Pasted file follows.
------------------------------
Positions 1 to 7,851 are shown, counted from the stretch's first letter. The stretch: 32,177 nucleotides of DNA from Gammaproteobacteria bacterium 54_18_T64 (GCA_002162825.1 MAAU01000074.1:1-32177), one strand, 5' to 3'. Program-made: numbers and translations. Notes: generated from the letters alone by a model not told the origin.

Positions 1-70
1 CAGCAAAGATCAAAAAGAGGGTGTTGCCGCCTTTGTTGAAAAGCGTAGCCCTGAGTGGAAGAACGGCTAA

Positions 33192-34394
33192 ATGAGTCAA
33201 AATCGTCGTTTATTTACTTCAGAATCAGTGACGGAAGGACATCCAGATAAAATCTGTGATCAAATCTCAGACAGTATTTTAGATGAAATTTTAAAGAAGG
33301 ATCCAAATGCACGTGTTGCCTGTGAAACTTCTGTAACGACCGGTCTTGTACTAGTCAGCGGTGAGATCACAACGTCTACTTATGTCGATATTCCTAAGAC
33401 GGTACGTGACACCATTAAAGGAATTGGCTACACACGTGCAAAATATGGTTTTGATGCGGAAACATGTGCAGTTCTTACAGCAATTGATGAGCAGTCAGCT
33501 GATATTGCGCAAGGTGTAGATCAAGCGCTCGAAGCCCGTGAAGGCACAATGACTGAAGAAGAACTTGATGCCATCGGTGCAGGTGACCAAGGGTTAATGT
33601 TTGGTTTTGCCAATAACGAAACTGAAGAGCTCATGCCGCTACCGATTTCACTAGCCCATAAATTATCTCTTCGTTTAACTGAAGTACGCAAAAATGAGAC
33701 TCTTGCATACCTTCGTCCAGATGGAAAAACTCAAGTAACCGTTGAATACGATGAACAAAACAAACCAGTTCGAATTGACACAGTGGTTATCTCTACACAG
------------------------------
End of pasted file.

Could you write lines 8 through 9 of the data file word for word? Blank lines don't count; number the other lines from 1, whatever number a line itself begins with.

33401 GGTACGTGACACCATTAAAGGAATTGGCTACACACGTGCAAAATATGGTTTTGATGCGGAAACATGTGCAGTTCTTACAGCAATTGATGAGCAGTCAGCT
33501 GATATTGCGCAAGGTGTAGATCAAGCGCTCGAAGCCCGTGAAGGCACAATGACTGAAGAAGAACTTGATGCCATCGGTGCAGGTGACCAAGGGTTAATGT